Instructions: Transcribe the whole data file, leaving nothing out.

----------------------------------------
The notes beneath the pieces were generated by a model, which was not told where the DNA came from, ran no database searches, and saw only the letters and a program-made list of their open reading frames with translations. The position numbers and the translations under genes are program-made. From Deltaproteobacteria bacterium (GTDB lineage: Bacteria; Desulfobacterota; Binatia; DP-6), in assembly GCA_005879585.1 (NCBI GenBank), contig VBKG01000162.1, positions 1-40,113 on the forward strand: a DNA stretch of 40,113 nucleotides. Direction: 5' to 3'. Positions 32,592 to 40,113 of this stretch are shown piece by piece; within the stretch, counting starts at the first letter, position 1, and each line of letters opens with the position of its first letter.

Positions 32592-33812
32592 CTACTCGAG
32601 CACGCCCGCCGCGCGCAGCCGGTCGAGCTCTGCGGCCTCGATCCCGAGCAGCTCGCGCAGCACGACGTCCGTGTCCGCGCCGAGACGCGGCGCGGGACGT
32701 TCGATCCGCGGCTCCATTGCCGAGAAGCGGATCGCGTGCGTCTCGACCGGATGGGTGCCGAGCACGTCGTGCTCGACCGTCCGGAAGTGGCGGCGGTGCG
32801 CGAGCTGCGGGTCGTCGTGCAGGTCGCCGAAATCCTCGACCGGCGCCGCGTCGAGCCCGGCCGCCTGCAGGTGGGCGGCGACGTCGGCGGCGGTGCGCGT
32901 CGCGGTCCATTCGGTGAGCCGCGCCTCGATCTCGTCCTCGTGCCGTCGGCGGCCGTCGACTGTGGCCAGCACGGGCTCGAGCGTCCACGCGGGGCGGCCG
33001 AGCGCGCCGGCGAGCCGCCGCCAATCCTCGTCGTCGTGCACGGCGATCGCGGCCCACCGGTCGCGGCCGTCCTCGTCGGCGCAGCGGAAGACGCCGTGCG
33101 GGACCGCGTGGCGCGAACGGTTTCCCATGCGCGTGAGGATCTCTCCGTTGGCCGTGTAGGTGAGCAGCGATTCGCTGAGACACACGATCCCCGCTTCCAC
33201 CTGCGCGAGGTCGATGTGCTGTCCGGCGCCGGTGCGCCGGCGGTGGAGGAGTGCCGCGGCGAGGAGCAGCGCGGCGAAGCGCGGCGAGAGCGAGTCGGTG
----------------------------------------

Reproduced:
The notes beneath the pieces were generated by a model, which was not told where the DNA came from, ran no database searches, and saw only the letters and a program-made list of their open reading frames with translations. The position numbers and the translations under genes are program-made. From Deltaproteobacteria bacterium (GTDB lineage: Bacteria; Desulfobacterota; Binatia; DP-6), in assembly GCA_005879585.1 (NCBI GenBank), contig VBKG01000162.1, positions 1-40,113 on the forward strand: a DNA stretch of 40,113 nucleotides. Direction: 5' to 3'. Positions 32,592 to 40,113 of this stretch are shown piece by piece; within the stretch, counting starts at the first letter, position 1, and each line of letters opens with the position of its first letter.

Positions 32592-33812
32592 CTACTCGAG
32601 CACGCCCGCCGCGCGCAGCCGGTCGAGCTCTGCGGCCTCGATCCCGAGCAGCTCGCGCAGCACGACGTCCGTGTCCGCGCCGAGACGCGGCGCGGGACGT
32701 TCGATCCGCGGCTCCATTGCCGAGAAGCGGATCGCGTGCGTCTCGACCGGATGGGTGCCGAGCACGTCGTGCTCGACCGTCCGGAAGTGGCGGCGGTGCG
32801 CGAGCTGCGGGTCGTCGTGCAGGTCGCCGAAATCCTCGACCGGCGCCGCGTCGAGCCCGGCCGCCTGCAGGTGGGCGGCGACGTCGGCGGCGGTGCGCGT
32901 CGCGGTCCATTCGGTGAGCCGCGCCTCGATCTCGTCCTCGTGCCGTCGGCGGCCGTCGACTGTGGCCAGCACGGGCTCGAGCGTCCACGCGGGGCGGCCG
33001 AGCGCGCCGGCGAGCCGCCGCCAATCCTCGTCGTCGTGCACGGCGATCGCGGCCCACCGGTCGCGGCCGTCCTCGTCGGCGCAGCGGAAGACGCCGTGCG
33101 GGACCGCGTGGCGCGAACGGTTTCCCATGCGCGTGAGGATCTCTCCGTTGGCCGTGTAGGTGAGCAGCGATTCGCTGAGACACACGATCCCCGCTTCCAC
33201 CTGCGCGAGGTCGATGTGCTGTCCGGCGCCGGTGCGCCGGCGGTGGAGGAGTGCCGCGGCGAGGAGCAGCGCGGCGAAGCGCGGCGAGAGCGAGTCGGTG